Students in Singapore are among the world's most hard- working at home, clocking the third-longest time spent on homework, a report released this month has found.
The country's 15-year-olds said that they devoted 9.4 hours to homework a week, in the study by the Organisation for Economic Cooperation and Development (OECD).
They came in behind students in Shanghai, who spend 13.8 hours a week on homework, and those in Russia, who take 9.7 hours.
Students in Finland and South Korea spent fewer than three hours - the least among the 65 countries and regions surveyed - on homework each week.
The global average was about five hours' worth of homework each week.
The report was based on results from a questionnaire in 2012 for the OECD's Programme for International Student Assessment (Pisa), a test to measure academic achievement for 15-year-olds.
Around 510,000 students took part in the test. They were asked questions about their school environment, families and attitudes towards subjects and school.
The study found that students who did more homework scored higher in Pisa. For instance, Shanghai and Singapore, where students spent much of their time on homework, came in first and second respectively in the Pisa mathematics test in 2012.
Across the countries and regions surveyed, students who came from socio-economically advantaged backgrounds tended to devote more hours to homework.
A spokesman for the Ministry of Education (MOE) said Singapore's weekly average of 9.4 hours on homework is "fairly reasonable for upper-secondary students, who would be preparing for the national examinations".
She said: "Homework, when used appropriately, can reinforce students' learning, contribute to their progress and cultivate a healthy disposition towards learning."
But in response to parents' concerns about excessive homework in recent years, schools have adopted policies to monitor and coordinate the homework load across subjects and departments.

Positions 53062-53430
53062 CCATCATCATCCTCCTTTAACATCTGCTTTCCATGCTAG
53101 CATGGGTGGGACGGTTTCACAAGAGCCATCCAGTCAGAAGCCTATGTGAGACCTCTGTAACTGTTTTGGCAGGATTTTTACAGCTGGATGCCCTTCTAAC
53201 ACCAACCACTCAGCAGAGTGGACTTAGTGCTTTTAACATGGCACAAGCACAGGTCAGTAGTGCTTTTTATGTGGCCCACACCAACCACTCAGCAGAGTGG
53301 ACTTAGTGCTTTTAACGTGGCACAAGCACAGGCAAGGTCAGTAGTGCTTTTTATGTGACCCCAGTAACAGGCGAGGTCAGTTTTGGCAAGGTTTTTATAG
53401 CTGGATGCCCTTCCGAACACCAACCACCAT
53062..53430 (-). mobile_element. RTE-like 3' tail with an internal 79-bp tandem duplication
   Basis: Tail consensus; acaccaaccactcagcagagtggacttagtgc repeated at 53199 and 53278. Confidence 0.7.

The MOE spokesman said: "Some teachers may get their students to complete their assignments in class or after school, rather than at home."
Swiss Cottage Secondary School student Nurul Amirah, 15, said her daily routine of homework and revision starts at 9pm and ends around midnight.
"I spend more than 10 hours on homework every week. If exams are coming, I spend at least 15 hours. But I benefit from assignments that make me think more," she said.
She added that teachers and students list homework assignments on their classroom boards, so students do not get assigned too much work at any one time.
Associate Professor Jason Tan, an education policy expert at the National Institute of Education, said: "The 9.4 hours do not seem that overwhelming, when students are taking six to nine subjects in Secondary 3.
"But (the report) also doesn't give any indication of the subjects the time is spent on, or the nature of homework, so it's hard to draw any conclusions from this."
Prof Tan added that although students in South Korea and Japan were ranked low in the number of homework hours in this survey, they were not "learning any less".
"Their students spend long hours after school in cram schools similar to tuition centres, called juku in Japan and hagwon in Korea," he said.
It is difficult to set a "right" amount of homework for everyone, said Prof Tan.
"Every student is different in terms of learning styles and interests, and each may need a different amount of time for practice."